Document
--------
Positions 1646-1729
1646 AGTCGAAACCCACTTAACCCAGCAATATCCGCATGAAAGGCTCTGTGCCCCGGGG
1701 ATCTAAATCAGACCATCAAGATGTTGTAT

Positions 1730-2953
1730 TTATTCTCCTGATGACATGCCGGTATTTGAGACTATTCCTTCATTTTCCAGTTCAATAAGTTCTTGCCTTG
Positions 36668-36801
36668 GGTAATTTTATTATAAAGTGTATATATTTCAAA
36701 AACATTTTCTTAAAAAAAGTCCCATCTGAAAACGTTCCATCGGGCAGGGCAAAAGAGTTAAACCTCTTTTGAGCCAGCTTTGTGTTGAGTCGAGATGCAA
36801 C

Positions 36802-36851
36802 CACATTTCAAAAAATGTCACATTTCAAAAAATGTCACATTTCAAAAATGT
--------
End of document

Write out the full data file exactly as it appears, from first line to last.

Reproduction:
Positions 1646-1729
1646 AGTCGAAACCCACTTAACCCAGCAATATCCGCATGAAAGGCTCTGTGCCCCGGGG
1701 ATCTAAATCAGACCATCAAGATGTTGTAT

Positions 1730-2953
1730 TTATTCTCCTGATGACATGCCGGTATTTGAGACTATTCCTTCATTTTCCAGTTCAATAAGTTCTTGCCTTG
Positions 36668-36801
36668 GGTAATTTTATTATAAAGTGTATATATTTCAAA
36701 AACATTTTCTTAAAAAAAGTCCCATCTGAAAACGTTCCATCGGGCAGGGCAAAAGAGTTAAACCTCTTTTGAGCCAGCTTTGTGTTGAGTCGAGATGCAA
36801 C

Positions 36802-36851
36802 CACATTTCAAAAAATGTCACATTTCAAAAAATGTCACATTTCAAAAATGT